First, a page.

Insurance claim - what to do next

MD5

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Be very careful with your insurance company.

I notified my insurer that my trailer had been stolen. They told me on the same call, that my trailer insurance had lapsed (whoops) my fault. So no insurance.

Four months later I go to renew with the same company. I get a massive hike in my premium. Why says I. Well you claimed for a stolen trailer, says they. But it wasn't insured, says I. No but you still made a claim and that is recorded as a claim, even though we never paid out and you never progressed it beyond a two minute telephone call.

It took weeks to get sorted, during which time I couldn't move companies as it showed up as a non-fault claim on the Insurance Data Base.

This is one of the things that vexes me with insurance companies, but with misinterpretation I've found that if you ultimately speak to the right person, common sense prevails. If not, a mention of the Ombudsman helps, if something seems so blatantly unfair.

When someone caught a (rusty) front wing on my parked 88 300CE whilst parking himself (my wife had just parked), I was able to persuade his insurer, armed with the price of a genuine new one, that a replacement was probably as cheap as the labour etc. to repair the damage he had caused. They phoned me back to agree. I don't know how a bonnet would compare price wise, but worth a try, and I wouldn't carry out any work until instructed and agreed by the insurer.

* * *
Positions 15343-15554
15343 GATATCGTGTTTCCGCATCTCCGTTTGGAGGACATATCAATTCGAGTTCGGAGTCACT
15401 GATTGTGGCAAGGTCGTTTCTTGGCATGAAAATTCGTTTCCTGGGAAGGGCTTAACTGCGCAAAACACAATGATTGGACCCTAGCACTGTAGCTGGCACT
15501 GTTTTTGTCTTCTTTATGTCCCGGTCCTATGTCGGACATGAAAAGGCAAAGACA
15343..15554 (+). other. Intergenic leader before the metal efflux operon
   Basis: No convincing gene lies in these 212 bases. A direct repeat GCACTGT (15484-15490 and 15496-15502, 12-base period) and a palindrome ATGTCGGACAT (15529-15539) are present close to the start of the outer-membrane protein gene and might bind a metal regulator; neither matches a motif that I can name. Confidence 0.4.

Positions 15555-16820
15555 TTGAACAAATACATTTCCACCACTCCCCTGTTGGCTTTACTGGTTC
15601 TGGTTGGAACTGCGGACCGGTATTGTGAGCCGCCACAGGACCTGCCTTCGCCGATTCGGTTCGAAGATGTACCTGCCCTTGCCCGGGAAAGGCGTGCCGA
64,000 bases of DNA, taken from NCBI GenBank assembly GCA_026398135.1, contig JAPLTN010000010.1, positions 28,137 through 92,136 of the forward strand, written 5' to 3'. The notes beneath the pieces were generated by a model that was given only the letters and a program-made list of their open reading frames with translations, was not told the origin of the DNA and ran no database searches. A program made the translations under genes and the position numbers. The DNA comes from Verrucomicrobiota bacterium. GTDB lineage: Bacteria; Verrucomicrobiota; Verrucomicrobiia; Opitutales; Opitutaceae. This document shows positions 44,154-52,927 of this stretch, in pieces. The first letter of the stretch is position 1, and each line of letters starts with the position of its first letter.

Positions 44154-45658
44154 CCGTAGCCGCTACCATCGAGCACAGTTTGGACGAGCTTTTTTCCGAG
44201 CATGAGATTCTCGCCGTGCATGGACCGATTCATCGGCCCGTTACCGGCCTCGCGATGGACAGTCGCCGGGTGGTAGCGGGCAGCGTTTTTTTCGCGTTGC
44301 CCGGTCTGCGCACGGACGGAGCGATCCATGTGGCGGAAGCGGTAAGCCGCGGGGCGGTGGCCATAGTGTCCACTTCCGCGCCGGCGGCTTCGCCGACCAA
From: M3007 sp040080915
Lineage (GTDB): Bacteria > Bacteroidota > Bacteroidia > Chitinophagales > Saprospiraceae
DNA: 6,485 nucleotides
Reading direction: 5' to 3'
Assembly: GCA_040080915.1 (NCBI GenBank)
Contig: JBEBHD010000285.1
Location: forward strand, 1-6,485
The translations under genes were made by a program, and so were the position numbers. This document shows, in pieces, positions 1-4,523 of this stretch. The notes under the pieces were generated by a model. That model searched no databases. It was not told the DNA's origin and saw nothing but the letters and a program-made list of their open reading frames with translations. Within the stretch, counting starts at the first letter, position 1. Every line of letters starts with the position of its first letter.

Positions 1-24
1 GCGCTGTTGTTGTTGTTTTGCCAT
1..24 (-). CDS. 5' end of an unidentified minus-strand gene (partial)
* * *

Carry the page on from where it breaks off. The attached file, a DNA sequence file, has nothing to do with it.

Good luck for pain free outcome.
 

Alps

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sry to hear about your mishap, I had the same on my last car when a bucket flew out of the back of a plumbers van onto my bumper. It all got sorted through insurance.

Id definitely aim for a new bonnet - no filler!

also try and get the bodyshop to price up\tidy up\ include any minor work that is needed.
 
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E55BOF

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Not six months ago I had the rear wheel arches and tailgate done.....

The price of a new bonnet, in primer, is £557 + VAT. My body shop thinks a new one will be authorised, so I'm leaving them to it. The other driver's insurers (E.R.S.) seem very keen to get on with it, and I expect authorisation for the repairs tomorrow, with any luck. I'm impressed.
 
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Dryce

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The other driver's insurers (E.R.S.) seem very keen to get on with it, and I expect authorisation for the repairs tomorrow, with any luck. I'm impressed.

I think insurers have learned over the last decade that if they get the process expedited they save costs on a clear cut no-fault - particularly if it keeps the claimant onside and avoids involving an accident management company.
 

thebig1

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One day insurers may play fare. My ex wife had protected no claims and was told "You can have to accidents in a year and keep your no claims in tact" protected no claims is just a con in most cases. Now when you go for a renewal, one thin they ask after how many no claims have you is "Any claims in the past 5 years regardless of fault" Her insurance jumped from £250 a year to £700 a year with one small issue of a door blowing open on a car park and damaging the car next to her. The insurance people said "No claims discount, protected or not is irrelevant if you have a claim" so whats the point of paying to protect your no claims if its going to make no difference come renewal time?